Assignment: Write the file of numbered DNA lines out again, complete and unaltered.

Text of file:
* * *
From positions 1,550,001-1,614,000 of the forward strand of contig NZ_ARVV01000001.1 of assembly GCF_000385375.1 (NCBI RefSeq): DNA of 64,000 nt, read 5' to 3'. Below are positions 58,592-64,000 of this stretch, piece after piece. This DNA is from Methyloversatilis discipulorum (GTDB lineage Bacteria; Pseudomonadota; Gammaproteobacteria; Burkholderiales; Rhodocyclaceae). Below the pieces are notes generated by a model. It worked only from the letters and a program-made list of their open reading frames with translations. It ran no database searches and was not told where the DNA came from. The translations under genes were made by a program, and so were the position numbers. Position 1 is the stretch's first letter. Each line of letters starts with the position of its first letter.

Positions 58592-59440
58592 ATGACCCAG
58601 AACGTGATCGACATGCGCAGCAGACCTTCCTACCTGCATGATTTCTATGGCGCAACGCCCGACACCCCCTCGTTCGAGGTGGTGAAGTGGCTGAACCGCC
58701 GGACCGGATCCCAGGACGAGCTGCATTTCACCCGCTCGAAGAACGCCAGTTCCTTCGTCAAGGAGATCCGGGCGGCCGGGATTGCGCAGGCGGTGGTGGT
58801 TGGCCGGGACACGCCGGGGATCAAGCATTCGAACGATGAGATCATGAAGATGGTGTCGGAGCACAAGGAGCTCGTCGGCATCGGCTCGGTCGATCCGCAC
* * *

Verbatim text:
From positions 1,550,001-1,614,000 of the forward strand of contig NZ_ARVV01000001.1 of assembly GCF_000385375.1 (NCBI RefSeq): DNA of 64,000 nt, read 5' to 3'. Below are positions 58,592-64,000 of this stretch, piece after piece. This DNA is from Methyloversatilis discipulorum (GTDB lineage Bacteria; Pseudomonadota; Gammaproteobacteria; Burkholderiales; Rhodocyclaceae). Below the pieces are notes generated by a model. It worked only from the letters and a program-made list of their open reading frames with translations. It ran no database searches and was not told where the DNA came from. The translations under genes were made by a program, and so were the position numbers. Position 1 is the stretch's first letter. Each line of letters starts with the position of its first letter.

Positions 58592-59440
58592 ATGACCCAG
58601 AACGTGATCGACATGCGCAGCAGACCTTCCTACCTGCATGATTTCTATGGCGCAACGCCCGACACCCCCTCGTTCGAGGTGGTGAAGTGGCTGAACCGCC
58701 GGACCGGATCCCAGGACGAGCTGCATTTCACCCGCTCGAAGAACGCCAGTTCCTTCGTCAAGGAGATCCGGGCGGCCGGGATTGCGCAGGCGGTGGTGGT
58801 TGGCCGGGACACGCCGGGGATCAAGCATTCGAACGATGAGATCATGAAGATGGTGTCGGAGCACAAGGAGCTCGTCGGCATCGGCTCGGTCGATCCGCAC